At Divvy, everyone is a bike person. That includes older adults, people with disabilities, and anyone else who might not look like the “stereotypical” cyclist.
This summer, CDOT and Divvy, operated by Lyft, will kick off a series of free adaptive cycling sessions for riders with disabilities, led by Adaptive Adventures, a leading national organization providing adaptive recreation experiences.
The Divvy-sponsored adaptive sessions will offer riders with disabilities access to an adaptive mobility device—such as a tandem bike, hand cycle, or recumbent trike—for recreational use at convenient locations in the city. Participants must be able to follow directions and effectively communicate with or without assistance provided by themselves to be eligible for Adaptive Adventures sessions. Adaptive Adventures staff and volunteer guides will be on site to answer questions, help riders select the right cycle, provide training and encouragement, and offer safe storage for riders’ personal belongings, including their mobility devices. With Lyft’s support, Adaptive Adventures is expanding to more locations this summer, including parks on the south and west sides, where novice and experienced riders alike will find safe riding locations–and a welcoming community of adaptive cyclists.
Interested riders can create an account here and view the schedule of events and register at: AdaptiveAdventures.org.
Registration is not necessary for attendance but helps the team determine the right vehicle types to bring to best meet your needs.
Thursday, June 30 (10am-12pm) at Douglass Park
Thursday, August 4 (10am-12pm) at Montrose Harbor
Thursday, August 25 (10am-12pm) at Marquette Park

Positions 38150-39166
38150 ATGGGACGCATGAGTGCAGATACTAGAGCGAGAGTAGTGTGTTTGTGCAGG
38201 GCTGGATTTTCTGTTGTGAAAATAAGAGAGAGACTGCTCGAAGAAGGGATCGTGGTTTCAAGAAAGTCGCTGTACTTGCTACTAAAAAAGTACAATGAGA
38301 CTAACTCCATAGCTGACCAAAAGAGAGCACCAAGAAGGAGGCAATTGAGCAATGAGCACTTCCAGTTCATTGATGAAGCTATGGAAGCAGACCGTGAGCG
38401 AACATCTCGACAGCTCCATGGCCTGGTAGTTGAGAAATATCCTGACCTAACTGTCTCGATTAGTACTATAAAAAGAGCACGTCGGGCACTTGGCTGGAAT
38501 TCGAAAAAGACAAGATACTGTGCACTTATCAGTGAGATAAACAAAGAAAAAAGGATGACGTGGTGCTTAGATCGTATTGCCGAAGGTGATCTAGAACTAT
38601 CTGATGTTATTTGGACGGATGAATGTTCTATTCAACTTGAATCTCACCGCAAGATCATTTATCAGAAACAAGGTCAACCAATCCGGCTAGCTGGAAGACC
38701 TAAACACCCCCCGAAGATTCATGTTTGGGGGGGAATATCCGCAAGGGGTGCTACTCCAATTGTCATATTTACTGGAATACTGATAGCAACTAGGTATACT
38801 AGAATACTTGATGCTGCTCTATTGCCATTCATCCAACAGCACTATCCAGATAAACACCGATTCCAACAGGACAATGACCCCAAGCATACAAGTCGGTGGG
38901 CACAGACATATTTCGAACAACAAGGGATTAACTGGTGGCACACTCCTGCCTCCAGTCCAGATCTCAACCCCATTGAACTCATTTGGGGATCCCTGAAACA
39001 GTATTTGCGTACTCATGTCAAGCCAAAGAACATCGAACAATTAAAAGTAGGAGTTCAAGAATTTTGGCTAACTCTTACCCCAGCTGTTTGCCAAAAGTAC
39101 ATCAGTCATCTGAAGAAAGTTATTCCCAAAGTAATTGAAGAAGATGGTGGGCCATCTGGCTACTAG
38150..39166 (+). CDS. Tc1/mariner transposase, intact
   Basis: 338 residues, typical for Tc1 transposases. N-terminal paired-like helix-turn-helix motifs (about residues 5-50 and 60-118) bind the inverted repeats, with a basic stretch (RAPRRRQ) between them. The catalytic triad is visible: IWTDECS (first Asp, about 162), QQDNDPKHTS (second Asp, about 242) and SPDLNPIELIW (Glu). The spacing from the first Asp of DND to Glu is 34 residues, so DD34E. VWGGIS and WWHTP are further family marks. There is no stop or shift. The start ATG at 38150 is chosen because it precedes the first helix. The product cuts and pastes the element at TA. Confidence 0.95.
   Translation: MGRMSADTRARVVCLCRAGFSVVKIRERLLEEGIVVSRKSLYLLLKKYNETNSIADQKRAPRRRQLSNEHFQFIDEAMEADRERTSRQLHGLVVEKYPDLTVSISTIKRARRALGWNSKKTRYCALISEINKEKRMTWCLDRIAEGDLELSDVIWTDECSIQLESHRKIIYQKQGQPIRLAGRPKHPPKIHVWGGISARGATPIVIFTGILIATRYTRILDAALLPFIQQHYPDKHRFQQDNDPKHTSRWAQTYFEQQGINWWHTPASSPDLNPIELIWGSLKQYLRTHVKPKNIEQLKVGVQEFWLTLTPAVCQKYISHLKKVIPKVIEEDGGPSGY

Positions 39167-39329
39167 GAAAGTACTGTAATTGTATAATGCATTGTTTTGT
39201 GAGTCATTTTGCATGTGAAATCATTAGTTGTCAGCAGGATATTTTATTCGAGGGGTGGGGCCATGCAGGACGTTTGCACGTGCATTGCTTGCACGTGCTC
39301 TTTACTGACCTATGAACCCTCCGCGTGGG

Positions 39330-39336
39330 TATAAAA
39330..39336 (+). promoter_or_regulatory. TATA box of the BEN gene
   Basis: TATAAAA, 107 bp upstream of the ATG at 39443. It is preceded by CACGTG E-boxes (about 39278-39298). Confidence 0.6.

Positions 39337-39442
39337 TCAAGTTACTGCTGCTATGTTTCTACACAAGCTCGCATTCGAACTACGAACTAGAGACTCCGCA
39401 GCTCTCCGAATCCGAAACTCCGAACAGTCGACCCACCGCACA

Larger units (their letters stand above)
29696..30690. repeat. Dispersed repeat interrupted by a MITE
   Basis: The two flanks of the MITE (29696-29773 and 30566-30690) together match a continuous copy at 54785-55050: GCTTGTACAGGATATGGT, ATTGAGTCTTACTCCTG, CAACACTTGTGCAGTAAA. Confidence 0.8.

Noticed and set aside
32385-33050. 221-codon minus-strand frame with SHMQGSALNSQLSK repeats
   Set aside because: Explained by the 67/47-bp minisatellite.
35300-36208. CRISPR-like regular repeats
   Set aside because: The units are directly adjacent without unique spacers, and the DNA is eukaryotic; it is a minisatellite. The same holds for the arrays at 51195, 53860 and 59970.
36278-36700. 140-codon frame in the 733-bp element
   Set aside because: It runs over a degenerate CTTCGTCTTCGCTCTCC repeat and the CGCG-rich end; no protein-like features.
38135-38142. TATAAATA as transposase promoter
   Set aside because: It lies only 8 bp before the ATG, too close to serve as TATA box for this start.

Thursday, September 1 (10am-12pm) at Douglass Park
Thursday, September 29 (10am-12pm) at 31st Street Beach Lakefront Trail
Tuesday, October 18 (10am-12pm) at Marquette Park
“The goal of the adaptive cycling sessions is to extend access to cycling to people with disabilities. Adaptive cycles can be expensive, cumbersome, and for many Chicagoans with small apartments, difficult to store. These sessions allow novice and experienced riders alike to hop on a bike and enjoy the ride with a community of cyclists.” Caroline Samponaro, VP of Transit, Bike and Scooter Policy at Lyft.
The Mayor’s Office of People with Disabilities led extensive community outreach that helped to shape this adaptive cycling program, including research into several successful adaptive cycling programs in New York City, San Francisco, and Portland, Oregon.
During this outreach, community members said they want an adaptive cycling program that provides recreation, socialization, and exercise—rather than one-way trips, commuting, or errands. Riders cite several barriers to accessing adaptive cycling: the expense of purchasing and storing adaptive cycling equipment, a lack of training or familiarity with adaptive cycling, and lack of physically safe opportunities to attempt cycling.